|Revised Date: 01/22/11
How do you know which hair brush is the right one for you? Simply follow along to brush-up on hair brush basics!
All hairbrushes are not created the same. Some are best for styling; others are ideal for creating smoothness. Hairdressing pros know that every brush has a specific styling purpose.
Check to see what type your stylist uses on your hair and ask why. If you like the results, buy the brush.
Here's what to look for when you shop for a great hair brush:
The Paddle Brush
The paddle brush, which is flat and wide, is best for brushing out long hair and for creating straight, smooth styles.
Think of a classic one-length style. It also gives you a mini scalp massage. Because of its size and shape, don't use this brush to style layers. It'll never add volume, which is what layers are for.
This brush is best for medium-length hair that is naturally smooth and straight. The flat back of the brush reinforces the hair's sleekness.
You won't get any bend with this brush, although it, too, gives a scalp massage effect. Styles that this brush makes the most of are the box-shaped bob, the classic graduated cut and a disconnected outline. In the latter, hair appears to be more than one length; for example, the nape is shorter than the sides or vice versa. It's also called the bi-level cut.
This brush is great for backcombing to add volume to short, textured styles that need some movement.
It's also best for hairstyles which include short cuts, round layers and textured outlines. Think of choppy ends and razor enhanced perimeters.
Thermal Round Brush
These brushes are available in small, medium, large and jumbo-sized barrels.
When used with the heat of a blow dryer, the smaller round brushes act like rollers to create curl and movement. The larger round brushes smooth tresses and add body.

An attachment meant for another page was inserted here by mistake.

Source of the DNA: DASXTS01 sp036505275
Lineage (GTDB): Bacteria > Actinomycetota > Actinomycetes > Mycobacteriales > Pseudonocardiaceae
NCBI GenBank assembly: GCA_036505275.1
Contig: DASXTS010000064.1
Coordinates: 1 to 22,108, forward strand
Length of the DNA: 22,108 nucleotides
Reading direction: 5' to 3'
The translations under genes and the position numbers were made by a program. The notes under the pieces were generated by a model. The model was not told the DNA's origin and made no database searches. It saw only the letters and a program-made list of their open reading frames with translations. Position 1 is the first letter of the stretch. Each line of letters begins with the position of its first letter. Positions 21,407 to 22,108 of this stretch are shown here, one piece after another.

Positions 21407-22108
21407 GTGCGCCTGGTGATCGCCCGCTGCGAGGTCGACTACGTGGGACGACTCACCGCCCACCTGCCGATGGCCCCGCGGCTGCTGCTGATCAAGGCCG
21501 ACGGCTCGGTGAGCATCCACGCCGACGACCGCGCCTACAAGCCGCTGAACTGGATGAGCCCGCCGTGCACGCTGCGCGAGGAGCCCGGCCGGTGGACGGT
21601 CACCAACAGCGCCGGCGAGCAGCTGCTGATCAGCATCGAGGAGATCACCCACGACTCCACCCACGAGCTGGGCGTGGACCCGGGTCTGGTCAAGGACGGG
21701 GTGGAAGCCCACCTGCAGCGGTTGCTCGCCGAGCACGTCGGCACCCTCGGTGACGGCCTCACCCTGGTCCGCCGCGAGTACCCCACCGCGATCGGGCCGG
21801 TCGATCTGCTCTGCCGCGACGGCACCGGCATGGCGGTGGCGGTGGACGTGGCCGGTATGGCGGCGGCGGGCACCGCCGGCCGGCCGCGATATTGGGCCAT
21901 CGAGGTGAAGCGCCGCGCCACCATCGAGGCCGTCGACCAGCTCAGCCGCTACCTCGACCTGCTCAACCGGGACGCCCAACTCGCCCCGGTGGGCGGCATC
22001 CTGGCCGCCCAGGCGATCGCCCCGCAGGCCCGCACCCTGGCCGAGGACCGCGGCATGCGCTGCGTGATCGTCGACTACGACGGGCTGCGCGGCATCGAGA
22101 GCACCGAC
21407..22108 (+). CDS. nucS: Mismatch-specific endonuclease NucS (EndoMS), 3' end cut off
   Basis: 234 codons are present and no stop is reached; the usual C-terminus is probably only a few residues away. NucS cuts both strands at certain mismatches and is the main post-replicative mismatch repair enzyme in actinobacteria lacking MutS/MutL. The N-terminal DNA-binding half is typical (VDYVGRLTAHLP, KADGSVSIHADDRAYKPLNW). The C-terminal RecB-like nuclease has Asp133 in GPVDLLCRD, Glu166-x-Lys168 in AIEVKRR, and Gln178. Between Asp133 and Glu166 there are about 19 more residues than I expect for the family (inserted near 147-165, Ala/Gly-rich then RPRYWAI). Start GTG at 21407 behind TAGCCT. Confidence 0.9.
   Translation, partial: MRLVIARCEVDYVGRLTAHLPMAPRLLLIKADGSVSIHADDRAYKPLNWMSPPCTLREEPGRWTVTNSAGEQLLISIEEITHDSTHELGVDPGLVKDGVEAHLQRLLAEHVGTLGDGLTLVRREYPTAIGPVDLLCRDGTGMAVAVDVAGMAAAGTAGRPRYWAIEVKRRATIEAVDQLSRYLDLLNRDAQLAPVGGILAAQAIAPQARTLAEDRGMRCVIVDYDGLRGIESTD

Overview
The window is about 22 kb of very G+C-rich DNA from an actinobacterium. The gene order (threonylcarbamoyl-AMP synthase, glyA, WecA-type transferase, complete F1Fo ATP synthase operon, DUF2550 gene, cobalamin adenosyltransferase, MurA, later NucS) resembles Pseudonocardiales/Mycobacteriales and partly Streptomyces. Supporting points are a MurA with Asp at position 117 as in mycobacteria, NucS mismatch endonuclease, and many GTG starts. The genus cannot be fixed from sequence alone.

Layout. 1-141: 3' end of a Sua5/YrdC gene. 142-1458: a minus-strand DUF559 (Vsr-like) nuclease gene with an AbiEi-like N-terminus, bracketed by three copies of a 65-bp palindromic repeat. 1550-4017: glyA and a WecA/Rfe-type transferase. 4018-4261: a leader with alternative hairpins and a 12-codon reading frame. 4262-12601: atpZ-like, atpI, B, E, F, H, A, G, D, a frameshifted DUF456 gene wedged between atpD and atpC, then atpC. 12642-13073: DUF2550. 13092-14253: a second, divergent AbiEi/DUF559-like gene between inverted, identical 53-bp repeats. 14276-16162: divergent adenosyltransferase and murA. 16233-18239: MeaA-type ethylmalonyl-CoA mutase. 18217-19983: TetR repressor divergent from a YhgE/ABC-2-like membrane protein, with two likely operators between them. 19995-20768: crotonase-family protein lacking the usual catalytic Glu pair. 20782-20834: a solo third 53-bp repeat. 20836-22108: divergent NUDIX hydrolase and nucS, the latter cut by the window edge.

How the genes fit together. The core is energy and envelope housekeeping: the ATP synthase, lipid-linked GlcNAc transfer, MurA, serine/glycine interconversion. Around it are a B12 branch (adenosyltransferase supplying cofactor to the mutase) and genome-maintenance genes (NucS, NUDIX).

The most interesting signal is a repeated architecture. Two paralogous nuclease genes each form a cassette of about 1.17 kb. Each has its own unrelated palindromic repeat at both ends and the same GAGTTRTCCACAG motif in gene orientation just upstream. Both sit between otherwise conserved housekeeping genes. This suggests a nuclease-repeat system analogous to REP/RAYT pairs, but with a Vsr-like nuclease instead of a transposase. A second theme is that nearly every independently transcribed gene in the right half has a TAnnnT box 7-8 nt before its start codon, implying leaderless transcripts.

In both cases, the brush works because the metal core heats up, shaping the hair from the inside out. When you use your cool-shot feature (on your blow dryer), the metal core cools off. The length of your hair and the desired finished look determine which size brush to use.
Thermal Flat Brush
When used with the heat of a blow dryer, this brush acts like a flat iron that smoothes and straightens the hair, leaving it with no bend or lift. Again, the strongest effect comes from a metal base; although not all flat brushes have metal in them.
The brush provides an extreme, sleek finish; it is also vented to expedite drying time.
Brush How To Tips
When used with the heat of a blow dryer, this brush acts like a flat iron that smoothes and straightens the hair, leaving it with no bend or lift.
Again, the strongest effect comes from a metal base; although not all flat brushes have metal in them. The brush provides an extreme, sleek finish; it is also vented to expedite drying time.
Whichever type of brush you use, hold the hair taut with the brush to create tension. This "stretches" the hair so it can form into the new shape. It also adds shine and polish to your finished look.
Do not use brushes on wet hair to de-tangle. Start with a wide-toothed comb, then use a brush to style hair after partially drying locks.
If your hair has a lot of static, it could be due to the weather, dry indoor office air or a fine hair type, but you can also get static if your brush has plastic bristles or tines. In this instance, switch to a natural bristle brush or mist hair spray on the brush and restyle.
Incidentally, while some stars swear by boar bristle brushes, other natural bristle brushes are similar.
Whenever you backcomb your hair, start with a small section at the crown, brush from an inch or so above the root area straight down, pick up another parting behind the first one and repeat.
You can use a sculpting brush for this, but often, a comb permits more control. Smooth the surface with a brush after using a comb to backcomb roots.
Other brush tips include:
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Original Publication Date: 07/2/2000 - Revised Publication Date: 01/22/11
About Victoria Wurdinger
Victoria Wurdinger is an award-winning writer and researcher who specializes in business and beauty. She has written for dozens of magazines, including Longevity, Drug Store News, Beauty Digest, Drug & Cosmetic Industry, Modern Salon, Art Business News, British Hairdressers Journal, Celebrity Hairstyles, Color & Style, Beauty Store Business, Studio and Day Spa. Victoria has also authored several books, including "Competition Hairdesign," "Home Haircutting Made Easy," "The Photo Session Handbook" and "Multicultural Clients." She has won several American Society of Business Press Editors awards, not only for her writing but for her design and layout concepts.
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